We welcome today’s statement from the Deputy Minister for Climate Change on the progress of the Renewable Energy Deep Dive.
The IWA has a long standing commitment to supporting the development of renewable energy in Wales, with our Re-energising Wales project established in 2016 providing a practical plan to deliver 100% renewable energy in Wales by 2035. We welcomed the adoption of this goal by Welsh Government and the opportunity to contribute to the Deep Dive, using the body of evidence developed since 2016.
The Welsh Government’s Deep Dive exercise led by the Deputy Minister for Climate Change and involving IWA’s consultant Hywel Lloyd began in October 2021. Its aim was to identify barriers to significantly scaling up renewable energy in Wales and to determine the steps to overcome them.
We believe that up to a third of new large scale renewable energy projects can and should be owned by local communities, in order to retain the benefits in Wales. It is heartening to see such a strong focus on community ownership of renewable energy in the recommendations and action plan of the Deep Dive and we look forward to future opportunities to further support developments in this area.
Our latest work, Renewing the Focus, assesses the progress towards achieving the goal of 100% renewable energy by 2035 and urges a focus on Wales’ unique selling points, including marine and bioenergy, when accelerating the delivery of new renewable energy generation. We’re pleased to see a raft of proposed actions on reducing barriers to marine energy and encouraging its development. Our coast and seas are a valuable resource that will play a significant role in reaching our net zero goals.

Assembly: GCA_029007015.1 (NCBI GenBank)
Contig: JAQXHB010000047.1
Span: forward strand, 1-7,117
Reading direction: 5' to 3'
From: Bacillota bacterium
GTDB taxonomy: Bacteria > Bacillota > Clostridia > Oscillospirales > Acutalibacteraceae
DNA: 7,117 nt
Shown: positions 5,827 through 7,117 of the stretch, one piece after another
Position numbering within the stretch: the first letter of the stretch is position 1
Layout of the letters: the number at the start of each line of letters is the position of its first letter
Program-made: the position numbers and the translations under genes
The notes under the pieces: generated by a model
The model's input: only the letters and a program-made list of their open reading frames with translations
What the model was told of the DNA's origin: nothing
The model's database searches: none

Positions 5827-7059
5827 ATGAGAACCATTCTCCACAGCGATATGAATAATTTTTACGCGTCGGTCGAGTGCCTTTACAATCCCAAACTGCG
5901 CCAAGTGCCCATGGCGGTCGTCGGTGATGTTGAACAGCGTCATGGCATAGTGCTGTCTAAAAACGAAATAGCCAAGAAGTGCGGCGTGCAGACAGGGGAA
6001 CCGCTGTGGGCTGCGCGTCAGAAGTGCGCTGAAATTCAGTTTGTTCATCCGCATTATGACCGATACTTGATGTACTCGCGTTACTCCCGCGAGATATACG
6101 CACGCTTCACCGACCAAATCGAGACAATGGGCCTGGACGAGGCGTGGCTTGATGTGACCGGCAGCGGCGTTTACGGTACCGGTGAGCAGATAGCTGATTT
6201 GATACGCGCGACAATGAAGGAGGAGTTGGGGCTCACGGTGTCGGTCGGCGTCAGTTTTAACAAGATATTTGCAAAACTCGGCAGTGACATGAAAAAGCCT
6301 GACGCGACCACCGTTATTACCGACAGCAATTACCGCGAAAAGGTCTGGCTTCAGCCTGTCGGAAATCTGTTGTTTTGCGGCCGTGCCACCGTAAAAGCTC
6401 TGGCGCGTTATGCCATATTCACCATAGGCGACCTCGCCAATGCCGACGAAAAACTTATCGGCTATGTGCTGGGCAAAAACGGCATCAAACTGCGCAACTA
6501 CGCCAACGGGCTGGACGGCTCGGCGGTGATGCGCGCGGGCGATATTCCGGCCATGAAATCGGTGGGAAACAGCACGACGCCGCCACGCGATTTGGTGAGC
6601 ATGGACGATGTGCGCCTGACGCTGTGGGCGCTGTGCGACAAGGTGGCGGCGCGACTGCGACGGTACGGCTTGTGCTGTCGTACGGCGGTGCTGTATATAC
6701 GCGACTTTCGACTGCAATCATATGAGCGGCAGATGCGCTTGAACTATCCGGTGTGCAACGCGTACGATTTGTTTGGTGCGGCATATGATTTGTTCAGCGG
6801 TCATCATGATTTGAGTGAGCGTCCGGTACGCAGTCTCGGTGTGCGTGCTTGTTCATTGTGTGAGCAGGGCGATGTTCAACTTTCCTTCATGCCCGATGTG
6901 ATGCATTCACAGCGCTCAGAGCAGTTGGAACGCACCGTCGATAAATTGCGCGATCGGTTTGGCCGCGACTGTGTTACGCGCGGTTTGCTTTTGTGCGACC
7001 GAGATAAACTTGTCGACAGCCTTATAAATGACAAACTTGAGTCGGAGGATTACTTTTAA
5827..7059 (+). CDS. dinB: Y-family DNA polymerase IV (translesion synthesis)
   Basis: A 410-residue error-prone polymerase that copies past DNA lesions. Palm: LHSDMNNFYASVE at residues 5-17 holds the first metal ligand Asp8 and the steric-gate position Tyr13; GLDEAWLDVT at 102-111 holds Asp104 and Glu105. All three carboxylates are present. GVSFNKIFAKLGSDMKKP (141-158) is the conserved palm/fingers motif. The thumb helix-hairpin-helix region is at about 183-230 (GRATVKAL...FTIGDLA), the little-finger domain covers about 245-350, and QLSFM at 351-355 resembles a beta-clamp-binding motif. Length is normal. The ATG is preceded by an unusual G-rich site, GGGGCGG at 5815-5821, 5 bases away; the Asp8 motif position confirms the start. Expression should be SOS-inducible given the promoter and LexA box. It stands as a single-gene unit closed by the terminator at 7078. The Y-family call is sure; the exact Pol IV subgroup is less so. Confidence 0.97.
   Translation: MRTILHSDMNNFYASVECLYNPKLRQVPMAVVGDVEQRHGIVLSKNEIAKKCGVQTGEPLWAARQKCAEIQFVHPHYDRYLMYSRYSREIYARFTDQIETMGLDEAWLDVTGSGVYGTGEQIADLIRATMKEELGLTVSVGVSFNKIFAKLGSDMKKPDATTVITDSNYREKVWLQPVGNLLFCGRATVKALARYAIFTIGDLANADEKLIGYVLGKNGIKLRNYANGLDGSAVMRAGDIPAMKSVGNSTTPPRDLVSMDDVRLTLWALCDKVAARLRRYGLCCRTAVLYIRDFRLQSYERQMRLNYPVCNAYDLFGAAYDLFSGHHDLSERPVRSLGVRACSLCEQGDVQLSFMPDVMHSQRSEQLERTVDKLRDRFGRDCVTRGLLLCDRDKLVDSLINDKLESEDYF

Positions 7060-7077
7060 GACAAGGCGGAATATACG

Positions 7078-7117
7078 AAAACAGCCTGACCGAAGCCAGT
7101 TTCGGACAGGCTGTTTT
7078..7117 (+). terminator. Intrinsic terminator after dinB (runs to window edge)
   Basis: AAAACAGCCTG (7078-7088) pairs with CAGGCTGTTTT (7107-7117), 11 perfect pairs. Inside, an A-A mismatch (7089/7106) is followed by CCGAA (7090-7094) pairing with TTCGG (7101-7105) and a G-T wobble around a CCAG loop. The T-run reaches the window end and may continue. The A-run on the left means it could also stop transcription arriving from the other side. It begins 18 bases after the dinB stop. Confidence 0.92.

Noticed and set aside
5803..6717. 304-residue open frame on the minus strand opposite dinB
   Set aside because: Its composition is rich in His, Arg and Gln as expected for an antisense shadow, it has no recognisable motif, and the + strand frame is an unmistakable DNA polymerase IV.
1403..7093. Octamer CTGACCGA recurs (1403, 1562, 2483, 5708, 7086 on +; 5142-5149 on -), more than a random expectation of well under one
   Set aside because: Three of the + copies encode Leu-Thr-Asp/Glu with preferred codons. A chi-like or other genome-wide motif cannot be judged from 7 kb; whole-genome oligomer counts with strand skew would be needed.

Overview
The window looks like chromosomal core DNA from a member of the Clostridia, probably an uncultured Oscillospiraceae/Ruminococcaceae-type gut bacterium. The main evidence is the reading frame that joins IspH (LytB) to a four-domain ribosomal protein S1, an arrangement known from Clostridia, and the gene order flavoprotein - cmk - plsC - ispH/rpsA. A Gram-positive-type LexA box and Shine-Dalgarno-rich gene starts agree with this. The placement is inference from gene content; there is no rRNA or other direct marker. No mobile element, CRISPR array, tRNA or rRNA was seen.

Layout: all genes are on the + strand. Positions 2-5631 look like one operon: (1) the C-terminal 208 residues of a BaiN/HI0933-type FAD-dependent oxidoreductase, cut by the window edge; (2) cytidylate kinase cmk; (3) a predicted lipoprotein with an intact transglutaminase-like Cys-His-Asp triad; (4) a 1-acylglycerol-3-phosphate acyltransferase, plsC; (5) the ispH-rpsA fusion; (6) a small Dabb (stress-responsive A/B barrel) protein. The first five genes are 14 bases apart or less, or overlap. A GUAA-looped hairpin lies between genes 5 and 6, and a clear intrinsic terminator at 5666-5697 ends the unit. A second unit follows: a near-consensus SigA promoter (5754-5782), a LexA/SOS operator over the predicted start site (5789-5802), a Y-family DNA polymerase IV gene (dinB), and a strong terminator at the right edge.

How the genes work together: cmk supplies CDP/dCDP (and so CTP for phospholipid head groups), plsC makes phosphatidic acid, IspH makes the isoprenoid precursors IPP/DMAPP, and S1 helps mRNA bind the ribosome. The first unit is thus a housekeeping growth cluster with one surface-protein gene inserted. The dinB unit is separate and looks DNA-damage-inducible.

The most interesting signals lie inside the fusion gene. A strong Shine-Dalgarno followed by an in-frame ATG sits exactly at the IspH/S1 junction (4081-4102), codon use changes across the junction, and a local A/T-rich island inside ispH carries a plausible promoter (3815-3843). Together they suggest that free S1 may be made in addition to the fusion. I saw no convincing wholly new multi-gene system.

We are convinced that financing new renewable energy projects in a way that retains the investment in Wales is vital to ensuring Wales’ natural resources benefit local people. For some time, we have called for the significant pension investments of public authorities in Wales to be aligned towards decarbonisation and urge the new expert group on finance to consider this further.
The IWA recognises the chicken-and-egg conundrum in developing the skills required to deliver a net zero Wales by 2050. A level of central planning will be required to ensure that the right opportunities are available to people wishing to skill, reskill or upskill at whatever stage or age. We look forward to the development of a net zero skills action plan for Wales to deliver these opportunities in the right places, at the right time and in an accessible way.
Our shared goals of delivering a net zero Wales by 2050 and 100% renewables by 2035 will require significant changes to the way governments operate and how we live our lives. There is a huge amount of work ahead and we are pleased that the Deep Dive has delivered proposals for practical action to focus efforts.
Will Henson, Policy and External Affairs Manager – IWA